8. Remove the pan from the refrigerator. Pour and spread the cake batter evenly over the topping.
9. Bake for 40 to 55 minutes. The cake is done when a toothpick inserted into the center comes out mostly clean. (A couple moist crumbs are OK.)
10. Remove cake from the oven and cool on a wire rack for 20 minutes. Run a knife along the edge to loosen, then invert the cake onto a plate. (Take care, as the pan may still be hot.) Serve warm or at room temperature.
It is easy to understand why broccoli salad is a mainstay of potluck dinners and community gatherings. Not only is it a crowd-pleaser, but also raw broccoli is a clever make-ahead ingredient because it maintains its hardy texture and crunch over time. (This Southern-inspired recipe can be made up to 24 hours ahead, then stored in the fridge.) While most traditional Southern broccoli salads feature a creamy mayonnaise dressing and are finished with bacon bits and grated cheese, this vegan riff offers a punchy vinegar mixture that serves as a quick pickling liquid for the onions and raisins before it’s used as the final dressing. If you are making this salad in advance, leave the toasted almonds out until you are ready to eat.
By Hetty McKinnon
Yield: 4 to 6 servings
Total time: 20 minutes
For the dressing:
1/2 cup golden or black raisins (or dried cranberries)
1/2 red onion, finely sliced
1/4 cup apple cider vinegar
4 teaspoons sugar
Kosher salt (such as Diamond Crystal)
3 tablespoons extra-virgin olive oil
1 tablespoon sesame oil
For the salad:
1 1/2 pounds broccoli (about 2 heads)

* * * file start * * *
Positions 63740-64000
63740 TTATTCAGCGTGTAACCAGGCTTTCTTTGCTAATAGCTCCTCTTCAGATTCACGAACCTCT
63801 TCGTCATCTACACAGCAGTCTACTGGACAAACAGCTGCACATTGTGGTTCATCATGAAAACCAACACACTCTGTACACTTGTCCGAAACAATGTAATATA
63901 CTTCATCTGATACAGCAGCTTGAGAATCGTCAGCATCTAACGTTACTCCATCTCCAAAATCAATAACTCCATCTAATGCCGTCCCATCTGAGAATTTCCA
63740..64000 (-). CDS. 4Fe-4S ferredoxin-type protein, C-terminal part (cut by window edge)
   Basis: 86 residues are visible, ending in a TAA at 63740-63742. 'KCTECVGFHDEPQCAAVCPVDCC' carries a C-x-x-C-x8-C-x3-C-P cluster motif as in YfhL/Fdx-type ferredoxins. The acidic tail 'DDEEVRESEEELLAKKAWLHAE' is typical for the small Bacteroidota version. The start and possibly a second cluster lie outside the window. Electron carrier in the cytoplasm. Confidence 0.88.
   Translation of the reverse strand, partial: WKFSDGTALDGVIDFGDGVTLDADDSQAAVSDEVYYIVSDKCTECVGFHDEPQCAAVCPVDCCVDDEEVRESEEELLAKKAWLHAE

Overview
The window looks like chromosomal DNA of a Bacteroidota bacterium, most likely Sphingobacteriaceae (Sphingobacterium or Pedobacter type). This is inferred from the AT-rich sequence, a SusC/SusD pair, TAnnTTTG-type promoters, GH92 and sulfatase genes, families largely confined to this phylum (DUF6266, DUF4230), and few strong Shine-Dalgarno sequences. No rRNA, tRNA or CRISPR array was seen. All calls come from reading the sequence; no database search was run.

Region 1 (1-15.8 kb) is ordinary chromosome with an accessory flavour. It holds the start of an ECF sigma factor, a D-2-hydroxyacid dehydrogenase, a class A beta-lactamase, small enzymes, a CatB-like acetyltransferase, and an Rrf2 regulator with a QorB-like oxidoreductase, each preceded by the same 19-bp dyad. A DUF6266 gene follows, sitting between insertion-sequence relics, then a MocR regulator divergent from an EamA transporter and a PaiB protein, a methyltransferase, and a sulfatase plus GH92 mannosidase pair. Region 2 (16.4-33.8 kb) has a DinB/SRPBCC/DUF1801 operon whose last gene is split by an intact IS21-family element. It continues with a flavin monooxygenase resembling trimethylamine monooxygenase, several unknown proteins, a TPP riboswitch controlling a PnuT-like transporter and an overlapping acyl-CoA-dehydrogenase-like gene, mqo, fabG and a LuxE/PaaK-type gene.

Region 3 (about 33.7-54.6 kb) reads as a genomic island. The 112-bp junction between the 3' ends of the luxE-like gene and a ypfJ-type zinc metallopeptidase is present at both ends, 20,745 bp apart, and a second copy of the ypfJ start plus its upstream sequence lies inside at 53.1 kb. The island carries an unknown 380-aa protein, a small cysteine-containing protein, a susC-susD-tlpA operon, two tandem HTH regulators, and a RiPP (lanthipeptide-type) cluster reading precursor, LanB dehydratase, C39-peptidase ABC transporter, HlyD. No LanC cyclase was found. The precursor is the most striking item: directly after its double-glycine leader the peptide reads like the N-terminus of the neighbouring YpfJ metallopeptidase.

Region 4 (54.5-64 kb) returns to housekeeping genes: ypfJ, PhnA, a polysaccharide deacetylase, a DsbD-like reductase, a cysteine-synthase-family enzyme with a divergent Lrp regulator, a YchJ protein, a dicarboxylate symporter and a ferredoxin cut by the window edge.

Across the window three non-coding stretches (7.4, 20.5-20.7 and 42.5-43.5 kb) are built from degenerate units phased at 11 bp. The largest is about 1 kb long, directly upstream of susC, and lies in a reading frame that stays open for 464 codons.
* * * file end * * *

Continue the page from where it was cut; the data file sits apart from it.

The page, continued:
1 apple (any variety), cored and cut into 1/2-inch cubes
2 scallions, white and green parts, finely sliced
Kosher salt (such as Diamond Crystal) and black pepper
1/2 cup toasted sliced almonds, pepitas or sunflower seeds (see tip)
1 cup red or green grapes (optional), halved crosswise
1. Make the dressing: Place raisins and red onion in a small bowl. Add vinegar, sugar, 3/4 teaspoon salt and 2 tablespoons of water, and toss to combine. Leave to pickle for 10 minutes while you prepare the rest of the ingredients.
2. Peel the woody exterior from the broccoli stalks and discard. Chop the stalks into 1/2-inch pieces. Chop the broccoli florets into 1/2-inch pieces. (The pieces do not have to be uniform or the same shape.) Place all the broccoli into a large mixing bowl.
3. After 10 minutes, finish the dressing by adding the olive oil and sesame oil to the bowl with the pickling raisins and red onion, and stir well to combine. Taste and season with more salt if needed. It should be tangy, slightly sweet and a little salty.
4. Add the raisin-and-onion dressing to the broccoli along with the apple and scallions. Using two large spoons, toss well so that everything is well coated. Season with 1/2 teaspoon salt and black pepper to taste. Taste to make sure you are happy with the seasonings, adding more if needed.
5. When you are ready to eat, add the almonds and grapes (if using), and gently toss. Serve at room temperature.
TIP: To toast almonds, lay them out in a single layer on a sheet pan lined with parchment, then roast at 300 degrees for 8 to 10 minutes until golden. Let cool completely before adding to the salad. — NYT